Tonight, come watch the film and meet director Eugene Jarecki for a Washington, DC pre-release premier of “Why We Fight“.
The Washington Note, the American Strategy Program of the New America Foundation, the NYU Center on Law & Security, and the Coalition for a Realistic Foreign Policy are co-hosting this evening’s screening.
You must RSVP to me — soon — today. E Street Cinema (555 11th Street, NW). RSVP at firstname.lastname@example.org
But be warned if you RSVP that you are attending and fail to show — you are keeping someone else from a seat. That will be remembered, frowned upon, and you will be cast out of the village (mura hachibu for those in the know).
We are gathering at 6:30 p.m. The screening starts at 7:00 p.m. sharp. At 8:40 p.m., we will have a brief exchange and discussion with the film’s director Eugene Jarecki.
This film won the 2005 Sundance Grand Jury Prize and has opened in Los Angeles and New York — and will open this next week in Washington, D.C.
The personalities depicted in this film, which plays off the old pre-WWII Frank Capra films of the same title include:
Wilton Sekzer — Officer, NYPD
Fuji & Tooms — Stealth Fighter Pilots, U.S. Air Force
Lt. Col. Karen Kwiatkowski — Officer, Pentagon Middle East Desk
William Solomon — New Recruit, U.S. Army
Anh Duong — Explosives Expert, Indianhead Naval Center
Col. Lawrence Wilkerson, former Chief of Staff, Department of State
Senator John McCain (R-AZ)
Chalmers Johnson, CIA 1967-73; President, Japan Policy Research
Joseph Cirincione, Carnegie Endowment for International Peace
Gore Vidal, author
Charles Lewis, Center for Public Integrity
Richard Perle, Pentagon Advisor; American Enterprise Institute
William Kristol, Editor, The Weekly Standard
Col. Richard Treadway, Commander, Stealth Fighter Squadron
James Roche, Secretary of the Air Force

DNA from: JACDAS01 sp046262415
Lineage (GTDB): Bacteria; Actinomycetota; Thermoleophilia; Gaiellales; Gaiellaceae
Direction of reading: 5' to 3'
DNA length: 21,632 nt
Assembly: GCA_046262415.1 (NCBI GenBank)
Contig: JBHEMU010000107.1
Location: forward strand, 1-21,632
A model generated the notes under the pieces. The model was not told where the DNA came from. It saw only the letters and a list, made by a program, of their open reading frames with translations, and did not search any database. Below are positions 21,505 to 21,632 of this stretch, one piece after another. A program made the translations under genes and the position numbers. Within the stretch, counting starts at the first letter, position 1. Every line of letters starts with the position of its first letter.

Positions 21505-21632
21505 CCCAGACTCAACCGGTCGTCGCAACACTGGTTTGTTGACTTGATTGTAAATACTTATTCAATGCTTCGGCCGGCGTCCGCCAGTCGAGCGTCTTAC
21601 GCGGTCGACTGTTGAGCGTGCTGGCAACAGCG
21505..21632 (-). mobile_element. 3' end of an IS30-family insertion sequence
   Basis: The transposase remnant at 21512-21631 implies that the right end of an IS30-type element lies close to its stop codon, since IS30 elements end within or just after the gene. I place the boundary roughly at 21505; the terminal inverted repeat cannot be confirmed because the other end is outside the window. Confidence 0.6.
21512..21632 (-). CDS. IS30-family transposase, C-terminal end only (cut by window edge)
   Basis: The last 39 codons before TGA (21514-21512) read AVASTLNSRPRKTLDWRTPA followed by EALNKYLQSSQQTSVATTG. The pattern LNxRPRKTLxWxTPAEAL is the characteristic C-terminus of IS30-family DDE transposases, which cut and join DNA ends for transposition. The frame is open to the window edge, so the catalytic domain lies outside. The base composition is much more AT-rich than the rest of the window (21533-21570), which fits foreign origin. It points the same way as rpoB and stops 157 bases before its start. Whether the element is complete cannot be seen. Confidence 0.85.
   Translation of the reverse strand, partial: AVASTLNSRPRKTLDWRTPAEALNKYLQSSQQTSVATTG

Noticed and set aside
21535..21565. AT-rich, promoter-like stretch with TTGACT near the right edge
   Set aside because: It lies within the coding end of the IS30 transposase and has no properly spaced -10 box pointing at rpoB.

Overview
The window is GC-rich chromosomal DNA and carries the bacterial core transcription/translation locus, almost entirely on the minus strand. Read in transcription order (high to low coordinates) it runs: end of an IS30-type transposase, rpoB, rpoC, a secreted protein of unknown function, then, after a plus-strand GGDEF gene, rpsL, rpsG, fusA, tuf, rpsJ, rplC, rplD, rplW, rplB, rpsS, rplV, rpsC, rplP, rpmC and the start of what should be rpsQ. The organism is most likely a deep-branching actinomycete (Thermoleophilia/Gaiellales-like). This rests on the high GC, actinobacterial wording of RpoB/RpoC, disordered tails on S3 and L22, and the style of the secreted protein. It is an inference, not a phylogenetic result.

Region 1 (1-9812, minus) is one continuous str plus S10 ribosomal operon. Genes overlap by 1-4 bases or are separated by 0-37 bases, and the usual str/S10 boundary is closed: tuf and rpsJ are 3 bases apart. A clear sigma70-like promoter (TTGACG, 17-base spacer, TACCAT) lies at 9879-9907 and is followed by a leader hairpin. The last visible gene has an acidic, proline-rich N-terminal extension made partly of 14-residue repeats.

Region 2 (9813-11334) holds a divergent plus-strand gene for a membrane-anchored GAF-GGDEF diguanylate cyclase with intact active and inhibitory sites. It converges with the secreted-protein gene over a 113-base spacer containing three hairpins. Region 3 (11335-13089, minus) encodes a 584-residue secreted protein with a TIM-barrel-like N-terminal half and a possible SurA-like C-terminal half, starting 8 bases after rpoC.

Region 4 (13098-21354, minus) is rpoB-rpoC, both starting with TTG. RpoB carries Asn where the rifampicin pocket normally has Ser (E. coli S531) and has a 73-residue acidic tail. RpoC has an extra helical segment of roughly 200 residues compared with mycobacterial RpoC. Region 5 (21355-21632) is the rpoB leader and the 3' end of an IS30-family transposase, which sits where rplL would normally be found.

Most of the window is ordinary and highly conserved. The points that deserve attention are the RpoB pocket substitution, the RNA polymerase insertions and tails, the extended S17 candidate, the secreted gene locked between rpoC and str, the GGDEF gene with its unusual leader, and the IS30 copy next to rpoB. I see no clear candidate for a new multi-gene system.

John S.D. Eisenhower, Son of Dwight Eisenhower
Susan Eisenhower, Granddaughter of Dwight Eisenhower; Eisenhower
Gwynne Dyer, Military Historian
Donna Ellington, President, Raytheon Missile Systems
Col. Wally Saeger, U.S. Air Force Munitions Directorate,
Franklin “Chuck” Spinney, Pentagon Systems Analyst (ret)
Dan Rather, CBS News
It’s a powerful film that you should see.
My friendly critique of it is that it should not have included Gore Vidal, as much as I admire Vidal. And Chuck Lewis — who is also a great and old friend — give some sweeping generalizations about U.S. foreign policy that seemed gratuitously left-ish to me. But the rest of the film is empirical and informed by the candid commentary of real practitioners of foreign and national security policy, war, and intelligence.
On the subject of last night’s “we don’t need to make any choices” State of the Union address, I was at a pre-party hosted by the Atlantic Monthly at the Library of Congress. There, I hung out with Congress Jim Kolbe who has seriously depressed me with the news that he is retiring from Congress this next year. He is one of the decent moderates on the Republican side.
The place seemed to have more Republicans milling around than Dems — though they were there, semi-hiding.
Grover Norquist and I spoke about the need for a right of center American Civil Liberties Union. Grover’s wife has just returned from a two month stint on an US AID project helping to build capacity in the Palestinian arena. I was there with Helga Flores Trejo, the German director (of Mexican descent; I note this because Germany needs many more such Helgas) in Washington, D.C. of the German Green Party-affiliated Heinrich Boell Foundation.
The Atlantic didn’t have a place to actualy “watch” the State of the Union (my intel sources told me that the Atlantic’s real VIPs ensconced themselves at Charlie Palmer’s), so we hurried over to the Center for American Progress which was packed with hundreds of people.
Air America’s Majority Report with Sam Seder operated from CAP as President Bush gave his speech.
I’m letting the speech percolate in my head a bit. It was too soothing of a speech; no sense of the big choices facing the nation.
But what most critics won’t say — but I have to admit — is that George Bush and his team have shaken off most of the constraints that have been tying them down the last several months. Newly sworn in Supreme Court Associate Justice Samuel Alito was a taunting ornament in the evening — whose presence punctuated Bush’s resurgence.
Those (like me) who had said that his lame-duckness had begun must admit that Dems and moderate Congressional Republicans failed to keep the White House off-balance and wobbly.
Bush’s power was not what it once was; but make no mistake, he and Cheney are back. . .Big Time.
— Steve Clemons